Hepatocellular carcinoma is an aggressive malignant tumor with high lethality.
To review diagnosis and management of hepatocellular carcinoma.
Literature review using web databases Medline/PubMed.
Hepatocellular carcinoma is a common complication of hepatic cirrhosis. Chronic viral hepatitis B and C also constitute as risk factors for its development. In patients with cirrhosis, hepatocelular carcinoma usually rises upon malignant transformation of a dysplastic regenerative nodule. Differential diagnosis with other liver tumors is obtained through computed tomography scan with intravenous contrast. Magnetic resonance may be helpful in some instances. The only potentially curative treatment for hepatocellular carcinoma is tumor resection, which may be performed through partial liver resection or liver transplantation. Only 15% of all hepatocellular carcinomas are amenable to operative treatment. Patients with Child C liver cirrhosis are not amenable to partial liver resections. The only curative treatment for hepatocellular carcinomas in patients with Child C cirrhosis is liver transplantation. In most countries, only patients with hepatocellular carcinoma under Milan Criteria are considered candidates to a liver transplant.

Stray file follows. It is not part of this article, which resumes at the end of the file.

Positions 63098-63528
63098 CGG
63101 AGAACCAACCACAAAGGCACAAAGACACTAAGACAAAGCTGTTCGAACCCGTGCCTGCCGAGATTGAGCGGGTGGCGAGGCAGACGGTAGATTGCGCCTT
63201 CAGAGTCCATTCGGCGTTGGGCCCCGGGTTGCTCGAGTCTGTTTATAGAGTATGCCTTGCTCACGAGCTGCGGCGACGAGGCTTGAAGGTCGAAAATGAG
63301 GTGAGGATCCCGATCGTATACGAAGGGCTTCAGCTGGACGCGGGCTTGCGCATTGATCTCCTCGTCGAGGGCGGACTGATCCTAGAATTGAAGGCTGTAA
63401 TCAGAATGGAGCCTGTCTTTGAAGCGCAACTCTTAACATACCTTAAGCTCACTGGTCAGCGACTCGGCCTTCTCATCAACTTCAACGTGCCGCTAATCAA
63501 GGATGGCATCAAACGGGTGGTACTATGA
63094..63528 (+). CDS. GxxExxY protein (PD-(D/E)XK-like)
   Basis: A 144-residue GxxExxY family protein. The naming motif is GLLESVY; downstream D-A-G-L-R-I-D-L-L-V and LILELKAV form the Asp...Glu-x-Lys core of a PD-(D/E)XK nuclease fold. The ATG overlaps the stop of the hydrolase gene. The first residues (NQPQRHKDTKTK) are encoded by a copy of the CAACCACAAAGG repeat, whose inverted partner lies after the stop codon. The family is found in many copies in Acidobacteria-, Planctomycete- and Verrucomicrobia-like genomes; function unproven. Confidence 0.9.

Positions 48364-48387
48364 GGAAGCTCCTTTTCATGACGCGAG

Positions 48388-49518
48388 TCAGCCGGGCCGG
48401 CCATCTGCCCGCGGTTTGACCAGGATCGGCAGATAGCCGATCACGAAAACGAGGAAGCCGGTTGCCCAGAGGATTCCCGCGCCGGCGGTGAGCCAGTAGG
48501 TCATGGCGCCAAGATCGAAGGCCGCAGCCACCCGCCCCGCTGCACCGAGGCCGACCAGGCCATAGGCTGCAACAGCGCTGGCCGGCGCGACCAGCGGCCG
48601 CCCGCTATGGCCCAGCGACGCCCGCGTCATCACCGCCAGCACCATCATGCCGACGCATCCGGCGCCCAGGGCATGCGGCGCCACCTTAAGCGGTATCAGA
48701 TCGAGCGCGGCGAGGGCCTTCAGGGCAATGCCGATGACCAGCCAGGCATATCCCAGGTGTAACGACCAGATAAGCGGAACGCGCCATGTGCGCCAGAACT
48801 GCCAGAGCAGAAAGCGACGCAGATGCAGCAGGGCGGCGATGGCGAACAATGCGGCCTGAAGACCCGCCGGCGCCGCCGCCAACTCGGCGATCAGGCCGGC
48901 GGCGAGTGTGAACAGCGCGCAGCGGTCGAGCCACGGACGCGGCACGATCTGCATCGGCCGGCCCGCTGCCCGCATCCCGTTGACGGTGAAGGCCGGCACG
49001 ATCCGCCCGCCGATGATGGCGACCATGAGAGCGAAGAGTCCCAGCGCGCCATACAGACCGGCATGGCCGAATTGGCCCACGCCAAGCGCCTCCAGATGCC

Hepatocellular carcinoma is potentially curable if discovered in its initial stages. Medical staff should be familiar with strategies for early diagnosis and treatment of hepatocellular carcinoma as a way to decrease mortality associated with this malignant neoplasm.
Developed by Surya MKT